Busting Service Dog Myths

Science At Home People and Place

What do you think of when you hear the words “service animal”?

Watch this video to learn more about the specially-trained guide dogs that assist handlers with visual impairments.

Visual Descriptions

This video includes visual descriptions.

What did you notice about the narration?
For viewers that are visually impaired, these descriptions provide information about the visual elements occurring on screen.

Listen Closely

Go back and listen to the video again.

Do you think visually impaired viewers would have the same viewing experience without visual descriptions?

Learn More

Interested in learning more about audio descriptions? Check out this podcast to learn how narrators and writers craft audio descriptions.

Let’s Think…

What is one new thing you learned about service dogs?

What kinds of jobs do service dogs do?

What do service dogs and pet dogs have in common?

How are service dogs and pet dogs different from each other?

Guide Dogs for the Blind

Guide Dogs for the Blind harnesses the power of partnerships—connecting people, dogs, and communities—to transform the lives of individuals with visual impairments.

Myths – busted!

Do service animals work all day?

Some people think that service animals work all day every day, but this is not true! Service dogs spend much of their day resting while ther person is at work, school, or home. They also spend time playing, snacking, and snoozing on their cozy beds. Sounds like plenty of time for a cat – I mean – dog nap!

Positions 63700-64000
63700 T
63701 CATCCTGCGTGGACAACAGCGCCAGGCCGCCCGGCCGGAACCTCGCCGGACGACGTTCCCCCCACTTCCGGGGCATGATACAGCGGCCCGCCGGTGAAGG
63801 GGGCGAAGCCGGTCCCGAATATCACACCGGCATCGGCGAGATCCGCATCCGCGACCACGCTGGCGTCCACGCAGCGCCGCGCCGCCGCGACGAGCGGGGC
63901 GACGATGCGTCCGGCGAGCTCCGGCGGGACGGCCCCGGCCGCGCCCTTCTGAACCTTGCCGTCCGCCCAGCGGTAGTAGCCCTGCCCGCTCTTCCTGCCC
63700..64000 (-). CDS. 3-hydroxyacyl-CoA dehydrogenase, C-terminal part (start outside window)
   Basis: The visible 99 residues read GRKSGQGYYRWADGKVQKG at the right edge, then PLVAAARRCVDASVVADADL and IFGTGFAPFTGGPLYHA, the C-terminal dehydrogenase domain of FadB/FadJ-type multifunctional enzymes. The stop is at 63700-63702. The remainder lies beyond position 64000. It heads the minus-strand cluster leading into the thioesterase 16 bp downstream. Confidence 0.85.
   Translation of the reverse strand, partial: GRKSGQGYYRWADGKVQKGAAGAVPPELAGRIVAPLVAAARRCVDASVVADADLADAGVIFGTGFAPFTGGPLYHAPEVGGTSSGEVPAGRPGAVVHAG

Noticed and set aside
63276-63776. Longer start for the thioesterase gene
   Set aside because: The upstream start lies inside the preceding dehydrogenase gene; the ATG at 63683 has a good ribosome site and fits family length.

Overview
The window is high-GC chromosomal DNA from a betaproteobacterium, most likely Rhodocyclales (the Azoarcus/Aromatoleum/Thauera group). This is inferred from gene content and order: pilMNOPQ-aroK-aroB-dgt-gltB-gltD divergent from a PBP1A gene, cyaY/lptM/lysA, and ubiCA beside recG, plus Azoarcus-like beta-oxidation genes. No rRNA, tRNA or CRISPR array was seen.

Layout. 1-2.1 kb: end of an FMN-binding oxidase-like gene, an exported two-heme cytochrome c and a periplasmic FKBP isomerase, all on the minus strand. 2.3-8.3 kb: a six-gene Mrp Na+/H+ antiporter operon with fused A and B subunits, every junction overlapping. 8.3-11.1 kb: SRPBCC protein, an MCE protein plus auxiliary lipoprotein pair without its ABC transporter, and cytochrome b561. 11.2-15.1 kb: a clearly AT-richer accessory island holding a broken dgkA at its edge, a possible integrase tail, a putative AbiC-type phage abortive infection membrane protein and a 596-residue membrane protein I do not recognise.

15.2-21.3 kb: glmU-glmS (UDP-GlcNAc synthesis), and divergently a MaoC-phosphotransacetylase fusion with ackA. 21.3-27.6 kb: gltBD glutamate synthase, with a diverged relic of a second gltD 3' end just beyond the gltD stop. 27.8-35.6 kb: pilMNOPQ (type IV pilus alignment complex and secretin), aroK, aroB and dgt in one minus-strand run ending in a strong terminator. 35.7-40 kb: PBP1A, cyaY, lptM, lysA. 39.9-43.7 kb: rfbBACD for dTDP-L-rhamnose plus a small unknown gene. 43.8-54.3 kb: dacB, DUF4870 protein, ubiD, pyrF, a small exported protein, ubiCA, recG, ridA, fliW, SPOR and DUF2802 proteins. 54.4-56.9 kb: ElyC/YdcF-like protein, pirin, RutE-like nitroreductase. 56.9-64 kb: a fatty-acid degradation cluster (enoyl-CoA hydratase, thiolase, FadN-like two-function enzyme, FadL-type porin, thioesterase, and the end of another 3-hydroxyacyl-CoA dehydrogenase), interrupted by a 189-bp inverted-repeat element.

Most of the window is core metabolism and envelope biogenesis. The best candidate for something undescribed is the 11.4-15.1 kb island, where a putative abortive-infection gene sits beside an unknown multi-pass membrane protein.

Who makes decisions, the dog or the human?

The human!

Dogs go through a lot of training to earn their titles as service animals. Much of that training is teaching the dog to follow directions provided by their person.

But the dogs do make some choices! If their person tells them to walk forward into a street full of cars, a service dog may choose to disobey. This is called “intelligent disobedience” – even though they have been given a command, the dog makes the decision to disobey and keep their person safe. Smart dogs!

Are service animals the same as emotional support animals or pets?

No! And it is important to know some key differences between service animals and other pets.

Service Dog

Service animals, like Shelby in our video, help people who have a disability. Service animal jobs could include opening doors for someone in a wheelchair or alerting someone before having a seizure. Service animals are protected by the Americans with Disabilities Act (ADA) and can accompany their handler anywhere.

Fun fact: A service animal must be either a dog or a horse!

Emotional Support Animal / Pet

Emotional support animals can help anyone with things like loneliness or anxiety. They do not need to be trained to perform a job that assists someone with a disability, and they can be any kind of animal. Emotional support animals are not protected by the ADA and may be denied entry to public spaces or certain living situations.

More Ideas

What makes a service dog?

Learn more about the difference between service animals and emotional support animals in this guide.

Guide Dogs for the Blind

Take a virtual tour of Guide Dogs for the Blind’s California and Oregon campuses.

Explore All!

Check out OMSI’s Science at Home videos and experiments.

Thanks to Our Sponsors

This project is made possible by a grant from the Marie Lamfrom Charitable Foundation.